What a difference!  The three kings had only a rumor to go by.  But it moved them to make that long journey.  The scribes were much better informed, much better versed.  They sat and studied the Scriptures like so many (intellectuals) dons, but it did not make them move.  Who had the more truth?  The three kings who followed a rumor, or the scribes who remained sitting with all their knowledge?

What a vexation it must have been for the kings, that the scribes who gave them the news they wanted remained quiet in Jerusalem! 

Seems what made the wise ones wise, was the willingness to seek, to learn, and then to act on the information… to go where the Scriptures led them. They wanted more than information, they were seeking transformation.

Which leads me to the second truth I’ll share today: The wise men – who after having traversed afar through field and fountain moor and mountain… upon finding the Christ child are coming ready to be changed… transformed. After enduring that long journey that involved a detour or two, they arrive and find new life in Christ.

And this is what they were up to, this is really what is happening as “opening their treasure chests, they offered him gifts of gold, frankincense and myrrh.”

Those gifts have come to symbolize many things. Some have thought that those gifts symbolized Jesus as King, as God and Savior—the roles of Jesus. And they do.

There is also an ancient tradition from the twelfth century from St. Bernard that suggests that “gold was given to Mary to relieve her poverty, incense against the stench of the house… and myrrh… to put away vermin.” (The Story of the Three Kings; Metropolitan Museum of Art, p 66ff) 

Some have put both of those interpretations side by side by saying that one way we honor Jesus as King, God and Suffering Savior is to care for those in poverty, those who live in unfit and smelly environments. We pay homage to Christ by caring for all our brothers and sisters…in need.

As symbols, those gifts have rich meaning.

But according to the scholar who literally wrote the book on the subject, Raymond Brown, they were not giving away symbols. They were giving up something far more precious… their old ways, their old securities and comforts, their former understanding of what made sense and what mattered in life. That’s what they were really up to as they offered gifts to Christ. Those who dabbled in black magic and star worship were giving up the tools of their trade in homage to Jesus. Ancient records found on Greek magical papyri list frankincense, gold and myrrh as accompaniments to magical incantations. And just as the power of the Egyptian sorcerers was broken by Moses, so the power of the astrologers was broken by the Epiphany of Christ. The magi are led to kneel at the feet of the greater Moses” [2]

So what made the wise men wise to me is their willingness to seek and search… and their willing desire to be transformed. They knew that if they wanted a new life, they would had to leave behind their old life. If they wanted to be grasped by God, they needed to let go. And that is what they were up to. They were letting go of their past and taking the risk of a future with God in Christ.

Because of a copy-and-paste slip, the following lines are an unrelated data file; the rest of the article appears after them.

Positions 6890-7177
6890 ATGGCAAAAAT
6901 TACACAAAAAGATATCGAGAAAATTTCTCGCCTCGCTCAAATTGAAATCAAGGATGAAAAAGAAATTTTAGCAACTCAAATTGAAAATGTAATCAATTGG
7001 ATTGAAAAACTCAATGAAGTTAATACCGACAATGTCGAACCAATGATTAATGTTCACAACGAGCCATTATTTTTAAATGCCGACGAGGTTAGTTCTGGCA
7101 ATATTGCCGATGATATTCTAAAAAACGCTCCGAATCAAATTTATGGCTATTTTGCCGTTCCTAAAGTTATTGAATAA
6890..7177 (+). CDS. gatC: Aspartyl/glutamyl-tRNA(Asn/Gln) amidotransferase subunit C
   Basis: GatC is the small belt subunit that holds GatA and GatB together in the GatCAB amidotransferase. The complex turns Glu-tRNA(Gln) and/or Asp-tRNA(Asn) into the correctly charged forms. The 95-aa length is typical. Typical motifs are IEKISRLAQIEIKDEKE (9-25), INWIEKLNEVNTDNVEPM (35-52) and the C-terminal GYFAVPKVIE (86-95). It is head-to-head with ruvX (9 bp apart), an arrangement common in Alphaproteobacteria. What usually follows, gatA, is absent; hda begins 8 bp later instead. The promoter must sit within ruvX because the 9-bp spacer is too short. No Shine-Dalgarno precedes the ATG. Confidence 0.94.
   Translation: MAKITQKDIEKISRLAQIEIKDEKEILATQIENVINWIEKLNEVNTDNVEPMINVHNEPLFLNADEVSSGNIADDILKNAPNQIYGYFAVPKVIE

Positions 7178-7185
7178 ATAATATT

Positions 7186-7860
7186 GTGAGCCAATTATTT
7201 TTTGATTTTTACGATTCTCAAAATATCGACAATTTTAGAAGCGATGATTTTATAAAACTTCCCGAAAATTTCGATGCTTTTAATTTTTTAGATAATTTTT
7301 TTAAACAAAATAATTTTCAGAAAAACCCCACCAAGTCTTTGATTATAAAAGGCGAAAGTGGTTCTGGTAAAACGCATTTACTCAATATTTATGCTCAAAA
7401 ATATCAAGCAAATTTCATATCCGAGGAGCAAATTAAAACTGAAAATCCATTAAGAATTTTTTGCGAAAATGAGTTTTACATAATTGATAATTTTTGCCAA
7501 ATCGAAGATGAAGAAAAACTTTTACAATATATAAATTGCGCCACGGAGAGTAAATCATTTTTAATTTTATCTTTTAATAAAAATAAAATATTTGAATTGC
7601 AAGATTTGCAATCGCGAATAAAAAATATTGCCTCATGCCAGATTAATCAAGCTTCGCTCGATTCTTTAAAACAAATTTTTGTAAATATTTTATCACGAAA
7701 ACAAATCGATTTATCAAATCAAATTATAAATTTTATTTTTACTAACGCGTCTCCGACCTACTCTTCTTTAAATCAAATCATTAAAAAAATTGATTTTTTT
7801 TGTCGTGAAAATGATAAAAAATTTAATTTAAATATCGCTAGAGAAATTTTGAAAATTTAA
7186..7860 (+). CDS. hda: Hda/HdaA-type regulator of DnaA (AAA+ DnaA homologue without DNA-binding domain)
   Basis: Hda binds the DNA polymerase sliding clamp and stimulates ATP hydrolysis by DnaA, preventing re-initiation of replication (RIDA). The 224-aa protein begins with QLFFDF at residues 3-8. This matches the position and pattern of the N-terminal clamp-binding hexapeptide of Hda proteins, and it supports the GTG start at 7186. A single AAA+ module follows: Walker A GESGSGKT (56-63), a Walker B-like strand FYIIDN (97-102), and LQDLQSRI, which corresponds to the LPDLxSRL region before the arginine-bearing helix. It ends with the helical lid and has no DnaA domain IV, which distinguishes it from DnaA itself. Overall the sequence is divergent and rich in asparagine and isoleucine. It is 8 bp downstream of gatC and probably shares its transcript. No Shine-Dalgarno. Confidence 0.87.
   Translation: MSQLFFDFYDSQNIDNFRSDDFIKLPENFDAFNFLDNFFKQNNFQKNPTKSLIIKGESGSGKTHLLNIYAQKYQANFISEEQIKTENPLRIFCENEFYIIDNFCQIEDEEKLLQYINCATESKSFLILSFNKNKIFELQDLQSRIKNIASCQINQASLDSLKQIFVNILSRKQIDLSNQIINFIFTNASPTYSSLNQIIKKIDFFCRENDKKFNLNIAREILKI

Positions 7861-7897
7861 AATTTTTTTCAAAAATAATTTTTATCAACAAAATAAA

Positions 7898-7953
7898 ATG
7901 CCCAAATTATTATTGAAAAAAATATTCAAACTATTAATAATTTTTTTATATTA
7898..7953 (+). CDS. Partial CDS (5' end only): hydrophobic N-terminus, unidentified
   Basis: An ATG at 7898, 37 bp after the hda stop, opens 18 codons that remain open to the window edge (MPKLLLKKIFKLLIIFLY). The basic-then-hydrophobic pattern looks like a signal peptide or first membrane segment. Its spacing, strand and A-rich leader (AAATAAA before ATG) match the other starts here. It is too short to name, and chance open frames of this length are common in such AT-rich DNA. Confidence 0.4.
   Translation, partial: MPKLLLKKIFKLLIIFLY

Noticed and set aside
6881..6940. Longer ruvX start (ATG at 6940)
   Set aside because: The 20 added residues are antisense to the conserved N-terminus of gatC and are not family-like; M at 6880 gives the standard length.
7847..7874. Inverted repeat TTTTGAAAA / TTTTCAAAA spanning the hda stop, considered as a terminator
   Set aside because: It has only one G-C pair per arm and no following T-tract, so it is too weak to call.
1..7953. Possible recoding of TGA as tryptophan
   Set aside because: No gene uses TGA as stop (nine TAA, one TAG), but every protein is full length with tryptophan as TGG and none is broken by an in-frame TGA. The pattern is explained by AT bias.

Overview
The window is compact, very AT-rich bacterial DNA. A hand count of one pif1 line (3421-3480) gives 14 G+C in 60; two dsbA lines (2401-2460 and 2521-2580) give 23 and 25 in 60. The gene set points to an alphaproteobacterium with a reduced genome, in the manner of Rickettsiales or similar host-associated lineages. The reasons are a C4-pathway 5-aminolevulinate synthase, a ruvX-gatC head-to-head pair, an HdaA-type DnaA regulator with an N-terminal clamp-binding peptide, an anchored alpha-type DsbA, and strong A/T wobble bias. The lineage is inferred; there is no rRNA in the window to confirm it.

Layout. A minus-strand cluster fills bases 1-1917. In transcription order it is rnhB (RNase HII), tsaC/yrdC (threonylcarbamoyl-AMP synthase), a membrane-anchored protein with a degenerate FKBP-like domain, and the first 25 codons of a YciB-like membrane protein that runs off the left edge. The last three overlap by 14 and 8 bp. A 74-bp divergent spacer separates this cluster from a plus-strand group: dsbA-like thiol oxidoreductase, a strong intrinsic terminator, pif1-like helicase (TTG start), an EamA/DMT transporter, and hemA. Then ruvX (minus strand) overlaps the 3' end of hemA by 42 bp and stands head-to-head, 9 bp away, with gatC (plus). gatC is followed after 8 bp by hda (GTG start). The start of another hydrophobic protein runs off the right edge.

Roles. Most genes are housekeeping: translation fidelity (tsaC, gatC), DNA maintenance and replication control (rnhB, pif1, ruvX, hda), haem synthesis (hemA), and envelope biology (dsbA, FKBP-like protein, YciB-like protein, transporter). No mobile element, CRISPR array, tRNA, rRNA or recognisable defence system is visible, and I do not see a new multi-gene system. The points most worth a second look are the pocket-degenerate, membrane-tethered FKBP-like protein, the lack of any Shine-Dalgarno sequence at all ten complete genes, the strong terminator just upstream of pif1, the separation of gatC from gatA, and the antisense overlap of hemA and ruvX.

I cannot think of a better message to share with you at the beginning of the new year… as we make our many resolutions to lose the holiday weight…to stop smoking, drinking—whatever it is you need to stop… as we make resolutions to start exercising… changing our lives…

May I suggest to you that the wise ones would lead us to think bigger than that.

How about his for a new year’s resolution… that we resolve we will not leave Bethlehem the same as when we came?

How about this? That we will devote ourselves to being changed by the one we worshipped a few evenings ago… In other words, that when we leave Bethlehem, we will follow those wise men and go home another way… We go home another way because we have seen things in a new light… our lives have been turned around… and we have discovered the importance of living another way. And we commit our lives to living in a way that honors Christ.

I’ll close with a poem prayer that I read and I offer as a guide for the new year… and as my prayer that the Lord may find all of us to be wise enough to go home another way.

The turning of the year
Is a time to look forward,
While holding on
To those moments in the year past
When we suddenly became aware
Of God with us.

We waste time if we look back in anger or regret,
Or forward in fear.
Though these days are short,
They can dazzle with their brightness.
Epiphany, a season of clear-seeing:
Life in perspective, with all its possibilities,
Before the diary fills up
An unwritten page; a door opening;
A field of snow untrodden.

God of dreams and discoveries,
At this turning point in our lives
May your epiphany open our eyes:
May we be wise enough
To become fools for Christ’s sake,
And as we step into another year
Of our journey home to you,
May we find courage to go a different way. Amen. [3]




[1]
From sermon, Home by another way

[2] Thanks to Roland Perdue for this insight from his sermon “O Star of Wonder, Star of Night”

[3] Going Home Another Way,  p 100